Headstone of Commo. Arthur Sinclair, captured by his descendant Lt.j.g. Lloyd "Link" Mustin.

Navy Lieutenant Junior Grade (LTJG) Lloyd “Link” Mustin grew up hearing many tales of his family’s long history of service in the U.S. Navy. As the seventh successive generation to serve, Lieutenant Mustin can trace his lineage directly back to the first in his family to serve – his fifth great-grandfather Commo. Arthur Sinclair. Family lore abounded about Commodore Sinclair, but no one in the family knew where he was buried.

Stationed in Norfolk, Virginia, aboard USS Stout (DDG-55) as the Fire Control Officer, Lieutenant Mustin’s naval career has been inspired by his family’s long dedication to service in the U.S. Navy and, as his grandfather, Vice Adm. Henry “Hank” Mustin, says, he “has taken on the mantle of family history.” So, over the Christmas holidays 2011, with a bit of vacation time on his hands, Lieutenant Mustin began his quest to find the Sinclair burial plot.

Commodore Sinclair’s legendary feats in the Great Lakes campaign of the War of 1812 are well documented, but his career spanned many early American conflicts. He began his apprenticeship at the age of 12 under the tutelage of Commo. Thomas Truxtun aboard the USS Constellation during the quasi-war with France. It was during that time that he was involved in an engagement with the French frigate Insurgent. He also served under Capt. William Bainbridge and participated in the war with Tripoli. While in command of his second ship, USS Argus, in October 1812, he captured several British “prize” ships and crews, earning him a legendary reputation for his battle acumen against the British.

But he solidified his place in history through his actions against the British in the Great Lakes. As Lieutenant Mustin’s great grandfather, Vice Adm. Lloyd Mustin, recounted in a 1972 Naval Institute oral history, “He succeeded rather dramatically in his assignment up there, which was to rid the Great Lakes north and west of Detroit of the British naval presence. He destroyed their navy completely in some fairly stirring actions and left them with nothing but canoes and rowboats and the like.” After the war, Congress presented Commodore Sinclair a silver plate with an inscription that cited his victories. Lieutenant Mustin’s great uncle Tom Mustin, who also served as a naval officer, has the tray in his home.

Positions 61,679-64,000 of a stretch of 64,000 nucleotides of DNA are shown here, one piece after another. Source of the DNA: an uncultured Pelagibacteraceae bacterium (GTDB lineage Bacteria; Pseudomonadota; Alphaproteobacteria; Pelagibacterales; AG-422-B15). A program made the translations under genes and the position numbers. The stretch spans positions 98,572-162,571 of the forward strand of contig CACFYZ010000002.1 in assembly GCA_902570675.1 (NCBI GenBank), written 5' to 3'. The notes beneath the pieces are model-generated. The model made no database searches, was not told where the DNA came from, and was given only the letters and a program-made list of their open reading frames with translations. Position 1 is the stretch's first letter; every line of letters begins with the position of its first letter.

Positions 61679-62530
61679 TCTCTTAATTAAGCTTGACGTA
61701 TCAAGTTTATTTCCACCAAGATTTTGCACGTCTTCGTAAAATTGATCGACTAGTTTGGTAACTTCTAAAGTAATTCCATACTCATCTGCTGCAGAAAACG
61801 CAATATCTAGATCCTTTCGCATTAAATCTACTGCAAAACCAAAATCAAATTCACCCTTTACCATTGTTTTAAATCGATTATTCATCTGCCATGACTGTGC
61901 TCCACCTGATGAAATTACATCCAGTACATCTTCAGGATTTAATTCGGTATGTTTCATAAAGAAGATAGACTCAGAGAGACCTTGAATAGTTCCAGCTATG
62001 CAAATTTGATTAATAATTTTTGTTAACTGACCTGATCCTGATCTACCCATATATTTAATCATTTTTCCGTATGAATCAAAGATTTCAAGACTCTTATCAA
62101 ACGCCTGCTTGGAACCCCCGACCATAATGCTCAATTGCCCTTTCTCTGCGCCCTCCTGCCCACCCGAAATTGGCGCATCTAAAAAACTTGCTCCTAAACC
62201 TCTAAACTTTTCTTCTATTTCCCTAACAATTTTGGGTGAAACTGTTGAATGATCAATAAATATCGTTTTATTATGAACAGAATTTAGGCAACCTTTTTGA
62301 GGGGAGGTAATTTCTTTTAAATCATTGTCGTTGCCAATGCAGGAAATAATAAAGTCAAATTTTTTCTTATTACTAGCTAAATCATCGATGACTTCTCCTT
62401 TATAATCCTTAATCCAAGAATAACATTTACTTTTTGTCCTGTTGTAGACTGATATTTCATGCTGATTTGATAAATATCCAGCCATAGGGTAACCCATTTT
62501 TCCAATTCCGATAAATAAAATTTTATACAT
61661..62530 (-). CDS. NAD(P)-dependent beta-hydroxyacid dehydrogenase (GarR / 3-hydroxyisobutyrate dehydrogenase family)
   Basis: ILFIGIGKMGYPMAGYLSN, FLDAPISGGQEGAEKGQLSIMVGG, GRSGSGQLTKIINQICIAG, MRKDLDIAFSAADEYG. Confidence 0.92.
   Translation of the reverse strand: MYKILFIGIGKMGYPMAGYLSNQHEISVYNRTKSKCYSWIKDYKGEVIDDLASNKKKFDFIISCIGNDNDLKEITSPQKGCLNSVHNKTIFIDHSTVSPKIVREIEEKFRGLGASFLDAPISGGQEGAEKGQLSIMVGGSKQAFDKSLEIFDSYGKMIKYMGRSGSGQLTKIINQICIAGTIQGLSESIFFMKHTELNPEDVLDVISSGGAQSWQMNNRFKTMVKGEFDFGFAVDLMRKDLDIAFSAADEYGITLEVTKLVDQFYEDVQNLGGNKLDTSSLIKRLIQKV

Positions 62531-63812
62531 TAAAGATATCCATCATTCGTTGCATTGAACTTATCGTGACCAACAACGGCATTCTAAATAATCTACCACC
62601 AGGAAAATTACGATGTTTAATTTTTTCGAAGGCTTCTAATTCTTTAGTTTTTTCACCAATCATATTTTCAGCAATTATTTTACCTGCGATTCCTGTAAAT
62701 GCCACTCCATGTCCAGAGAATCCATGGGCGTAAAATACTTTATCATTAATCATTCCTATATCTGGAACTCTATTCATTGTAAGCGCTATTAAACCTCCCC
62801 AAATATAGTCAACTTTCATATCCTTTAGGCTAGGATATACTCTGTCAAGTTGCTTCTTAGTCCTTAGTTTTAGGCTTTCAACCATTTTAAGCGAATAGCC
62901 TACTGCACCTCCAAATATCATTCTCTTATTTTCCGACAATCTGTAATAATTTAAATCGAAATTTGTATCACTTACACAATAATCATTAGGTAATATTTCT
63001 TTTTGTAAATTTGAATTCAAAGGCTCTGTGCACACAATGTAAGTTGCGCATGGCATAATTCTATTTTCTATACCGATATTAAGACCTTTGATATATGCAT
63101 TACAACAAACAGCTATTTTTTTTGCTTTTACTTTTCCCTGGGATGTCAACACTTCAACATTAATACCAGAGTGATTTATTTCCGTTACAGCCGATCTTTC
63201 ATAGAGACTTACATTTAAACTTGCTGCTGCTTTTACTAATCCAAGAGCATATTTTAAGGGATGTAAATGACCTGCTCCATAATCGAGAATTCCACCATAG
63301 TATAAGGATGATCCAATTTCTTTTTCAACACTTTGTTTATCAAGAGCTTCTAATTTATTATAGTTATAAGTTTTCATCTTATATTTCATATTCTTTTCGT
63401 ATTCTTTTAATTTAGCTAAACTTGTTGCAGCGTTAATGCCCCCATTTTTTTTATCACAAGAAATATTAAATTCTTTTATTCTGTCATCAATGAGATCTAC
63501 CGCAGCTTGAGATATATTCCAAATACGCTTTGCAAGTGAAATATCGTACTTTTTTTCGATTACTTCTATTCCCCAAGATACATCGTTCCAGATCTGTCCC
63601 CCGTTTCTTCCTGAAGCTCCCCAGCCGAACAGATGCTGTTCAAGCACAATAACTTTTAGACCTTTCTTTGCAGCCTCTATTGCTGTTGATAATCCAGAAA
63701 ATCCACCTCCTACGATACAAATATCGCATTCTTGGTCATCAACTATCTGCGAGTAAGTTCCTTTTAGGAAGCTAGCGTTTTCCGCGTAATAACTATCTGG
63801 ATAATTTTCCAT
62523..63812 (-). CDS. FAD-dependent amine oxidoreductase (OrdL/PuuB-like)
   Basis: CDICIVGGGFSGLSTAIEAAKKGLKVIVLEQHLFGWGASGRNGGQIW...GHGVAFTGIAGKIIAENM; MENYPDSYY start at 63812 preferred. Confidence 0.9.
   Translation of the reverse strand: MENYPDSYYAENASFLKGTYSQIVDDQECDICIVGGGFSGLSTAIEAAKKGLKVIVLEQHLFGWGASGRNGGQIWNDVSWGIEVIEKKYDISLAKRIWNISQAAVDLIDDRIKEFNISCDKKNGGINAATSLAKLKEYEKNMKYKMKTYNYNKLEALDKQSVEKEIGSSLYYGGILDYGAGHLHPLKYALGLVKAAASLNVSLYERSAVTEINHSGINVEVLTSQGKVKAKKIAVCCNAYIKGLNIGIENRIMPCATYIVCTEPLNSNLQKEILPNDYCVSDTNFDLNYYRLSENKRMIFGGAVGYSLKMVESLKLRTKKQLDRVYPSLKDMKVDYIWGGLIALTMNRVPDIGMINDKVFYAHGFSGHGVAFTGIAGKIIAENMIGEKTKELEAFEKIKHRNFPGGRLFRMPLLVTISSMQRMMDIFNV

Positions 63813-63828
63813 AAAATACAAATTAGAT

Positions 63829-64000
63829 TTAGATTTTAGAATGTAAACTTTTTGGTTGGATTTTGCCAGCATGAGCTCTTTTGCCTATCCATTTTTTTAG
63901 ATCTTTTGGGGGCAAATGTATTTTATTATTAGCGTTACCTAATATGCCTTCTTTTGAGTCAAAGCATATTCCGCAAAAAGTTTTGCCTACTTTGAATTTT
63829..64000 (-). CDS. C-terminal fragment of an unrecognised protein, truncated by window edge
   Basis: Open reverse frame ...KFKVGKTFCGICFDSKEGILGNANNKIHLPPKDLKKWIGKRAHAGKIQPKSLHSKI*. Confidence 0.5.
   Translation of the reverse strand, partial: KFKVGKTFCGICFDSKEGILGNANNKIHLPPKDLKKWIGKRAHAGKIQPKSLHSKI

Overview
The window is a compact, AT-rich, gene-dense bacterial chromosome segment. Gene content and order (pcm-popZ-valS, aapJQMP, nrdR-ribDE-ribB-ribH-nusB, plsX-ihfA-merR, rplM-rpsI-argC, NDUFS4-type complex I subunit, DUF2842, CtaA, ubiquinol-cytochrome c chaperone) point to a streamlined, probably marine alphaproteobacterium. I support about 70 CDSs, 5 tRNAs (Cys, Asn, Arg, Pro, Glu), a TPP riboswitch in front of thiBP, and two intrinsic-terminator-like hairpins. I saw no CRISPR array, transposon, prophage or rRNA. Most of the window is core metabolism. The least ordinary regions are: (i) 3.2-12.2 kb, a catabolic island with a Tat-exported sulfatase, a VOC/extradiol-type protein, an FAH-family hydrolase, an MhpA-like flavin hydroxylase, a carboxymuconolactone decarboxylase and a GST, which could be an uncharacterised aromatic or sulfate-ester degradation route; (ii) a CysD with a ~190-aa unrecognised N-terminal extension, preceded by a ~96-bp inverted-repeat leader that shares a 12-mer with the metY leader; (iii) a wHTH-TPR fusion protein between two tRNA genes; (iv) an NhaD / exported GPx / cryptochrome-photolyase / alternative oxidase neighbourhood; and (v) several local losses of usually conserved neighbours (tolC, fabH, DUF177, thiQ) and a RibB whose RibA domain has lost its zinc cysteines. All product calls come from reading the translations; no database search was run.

The family knew that Commodore Sinclair finished his career as the commander of the Norfolk Naval Yard – which was called Gosport during that time, and that he established a nautical school there that was the predecessor to the Naval Academy. The family also knew that Sinclair had established a family home in the city and died there in 1831. Lieutenant Mustin surmised that Sinclair must be buried somewhere in Norfolk. So he followed his hunch.

“It’s amazing what you can find on Google,” Mustin said. “I started searching for ‘Arthur Sinclair’ and ‘Norfolk’ and found many interesting results. As I combed through them for awhile, I came across the Cedar Grove Cemetery web site and contacted them. I was pleased to find that they did in fact have a Commodore Arthur Sinclair buried there.” And it was five minutes from his apartment!

Lieutenant Mustin grabbed his fiancé and jumped in his car. Following the map emailed to him by the cemetery, he quickly found the family plot and headstone. The Commodore is surrounded by his contemporaries, including Commos. William Jamesson, Samuel Barron, and William Skinner, and Capts. Benjamin Bissell and Lewis Warrington. “It was obvious the Sinclair plot was very old and many of the graves had settled.” Indeed, Sinclair’s headstone was cracked in the middle, but the etched names of the Sinclair family members buried with Commodore Sinclair were still legible.

Lieutenant Mustin was astonished at his find. “I was overwhelmed to be standing over the grave of Commodore Arthur Sinclair,” he said.

Later, he went back to the cemetery by himself just to view once more the grave site of this “near-mythical man about whom I had heard stories my entire life.” He revealed that learning more about his ancestors and their accomplishments has given him a context for how to understand the world and his place in it. “It filled me with a tremendous sense of purpose!”

There are several resources to research your family’s 1812 ancestors, including the Naval History & Heritage Command; the Society of the War of 1812; and Fold3, a company that is digitizing all War of 1812 pension files stored in the National Archives. 

For more information on the events planned to commemorate the Bicentennial of the War of 1812, go to www.ourflagwasstillthere.org

 




Posted by The Bunny in History, Navy
Tags: , ,

You can leave a response, or trackback from your own site.

  • http://smadanek.blogspot.com Ken Adams

    Probably not the first, and certainly not the last time that Lieutenant Mustin will earn the signal Bravo Zulu. Well done, sir.

  • Byron

    Great article, Bunny, thanks!

2014 Information Domination Essay Contest
7ads6x98y